From 1998 through 2013, the Confederated Tribes of Warm Springs sought to develop a casino in Cascade Locks, Oregon. This prompted objections from the Confederated Tribes of Grand Ronde, who already operated a lucrative casino in the region. Brook Colley’s in-depth case study unravels the history of this disagreement and challenges the way conventional media characterizes intertribal casino disputes in terms of corruption and greed. Instead, she locates these conflicts within historical, social, and political contexts of colonization.
Through extensive interviews, Colley brings to the forefront Indigenous perspectives on intertribal conflict related to tribal gaming. She reveals how casino economies affect the relationship between gaming tribes and federal and state governments, and the repercussions for the tribes themselves. Ultimately, Colley’s engaging examination explores strategies for reconciliation and cooperation, emphasizing narratives of resilience and tribal sovereignty.
Brook Colley challenges superficial means of thinking about and forming opinions around gaming—not just in Oregon but well beyond.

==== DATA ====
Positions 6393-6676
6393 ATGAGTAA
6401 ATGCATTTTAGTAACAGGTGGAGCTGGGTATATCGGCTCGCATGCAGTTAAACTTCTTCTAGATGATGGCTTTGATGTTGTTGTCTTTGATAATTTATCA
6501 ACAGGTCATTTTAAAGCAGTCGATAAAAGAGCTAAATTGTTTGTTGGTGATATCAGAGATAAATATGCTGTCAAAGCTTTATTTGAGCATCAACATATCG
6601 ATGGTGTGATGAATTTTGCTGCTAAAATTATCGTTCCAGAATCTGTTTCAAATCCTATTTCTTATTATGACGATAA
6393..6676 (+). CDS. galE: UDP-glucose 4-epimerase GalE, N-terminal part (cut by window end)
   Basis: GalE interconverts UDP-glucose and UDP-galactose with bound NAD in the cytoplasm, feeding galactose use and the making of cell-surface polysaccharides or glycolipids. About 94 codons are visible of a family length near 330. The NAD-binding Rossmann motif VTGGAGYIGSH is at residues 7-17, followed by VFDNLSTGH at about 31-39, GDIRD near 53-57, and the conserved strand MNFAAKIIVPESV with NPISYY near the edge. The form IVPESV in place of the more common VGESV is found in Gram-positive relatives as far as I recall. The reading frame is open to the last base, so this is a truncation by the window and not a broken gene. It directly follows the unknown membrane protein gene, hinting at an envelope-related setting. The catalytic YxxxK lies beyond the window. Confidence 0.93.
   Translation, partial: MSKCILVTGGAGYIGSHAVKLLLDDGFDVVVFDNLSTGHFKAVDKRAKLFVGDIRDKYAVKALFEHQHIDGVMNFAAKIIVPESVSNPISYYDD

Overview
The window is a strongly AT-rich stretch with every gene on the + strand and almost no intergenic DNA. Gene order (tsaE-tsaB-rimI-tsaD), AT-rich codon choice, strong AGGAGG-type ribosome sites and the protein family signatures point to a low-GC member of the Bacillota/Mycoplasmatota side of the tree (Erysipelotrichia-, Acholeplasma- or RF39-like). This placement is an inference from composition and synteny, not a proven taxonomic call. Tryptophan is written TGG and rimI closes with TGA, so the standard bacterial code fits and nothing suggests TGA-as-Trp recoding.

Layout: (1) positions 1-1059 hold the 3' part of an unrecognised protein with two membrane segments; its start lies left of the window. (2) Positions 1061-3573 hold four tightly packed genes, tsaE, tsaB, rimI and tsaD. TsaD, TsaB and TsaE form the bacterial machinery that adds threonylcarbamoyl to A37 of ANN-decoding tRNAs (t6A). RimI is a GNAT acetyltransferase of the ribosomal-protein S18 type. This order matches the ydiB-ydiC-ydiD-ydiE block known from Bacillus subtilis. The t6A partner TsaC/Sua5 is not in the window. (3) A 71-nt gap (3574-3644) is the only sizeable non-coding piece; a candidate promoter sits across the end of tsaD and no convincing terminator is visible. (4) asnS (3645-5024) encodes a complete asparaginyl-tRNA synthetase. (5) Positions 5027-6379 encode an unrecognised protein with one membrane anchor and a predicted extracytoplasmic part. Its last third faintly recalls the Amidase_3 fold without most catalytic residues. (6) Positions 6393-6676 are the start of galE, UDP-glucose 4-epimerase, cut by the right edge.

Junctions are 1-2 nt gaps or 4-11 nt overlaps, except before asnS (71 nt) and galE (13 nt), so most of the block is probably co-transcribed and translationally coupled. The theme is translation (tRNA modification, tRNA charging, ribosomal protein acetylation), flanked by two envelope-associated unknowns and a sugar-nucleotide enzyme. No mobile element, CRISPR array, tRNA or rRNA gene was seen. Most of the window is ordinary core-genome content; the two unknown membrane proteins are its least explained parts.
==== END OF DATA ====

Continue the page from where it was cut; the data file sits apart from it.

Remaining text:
Daniel M. Cobb, editor of Say We Are Nations: Documents of Politics and Protest in Indigenous America since 1887
Brook Colley's timely study is an incisive examination of the challenges and opportunities afforded Native nations by the casino economy. Her focus on the interactions between the Grand Ronde and Warm Springs peoples, both located within the boundaries of present-day Oregon, provides a useful perspective on the causes and consequences of inter-tribal conflicts over gaming.
David E. Wilkins, coauthor of Dismembered: Native Disenrollment and the Battle for Human Rights
The politics of tribal gaming traffics in stereotypes. Brook Colley’s convincing book finds not 'greed,' but the struggle for Native survival in the face of settler colonialism.
Tom Biolsi, author of Deadliest Enemies: Law and Race Relations on and off Rosebud Reservation
Brook Colley brings a dynamic voice to researchers who have much to offer in terms of their rich cultural heritages and craft wisdom in decolonizing methodologies. The book draws on Colley’s extensive experience teaching about decolonization and offers a concise reference for educators, activists, and artists committed to insurgent research and praxis.
Cornel Pewewardy, professor emeritus, Indigenous Nations Studies, Portland State University
Power in the Telling is a unique contribution to Native American studies, and its audience includes not just scholars and students in this field but also Native communities and their allies. . . . By moving from scholarly analysis to concrete recommendations, Power in the Telling provides Native nations with incisive strategies for working together in pursuit of revitalization.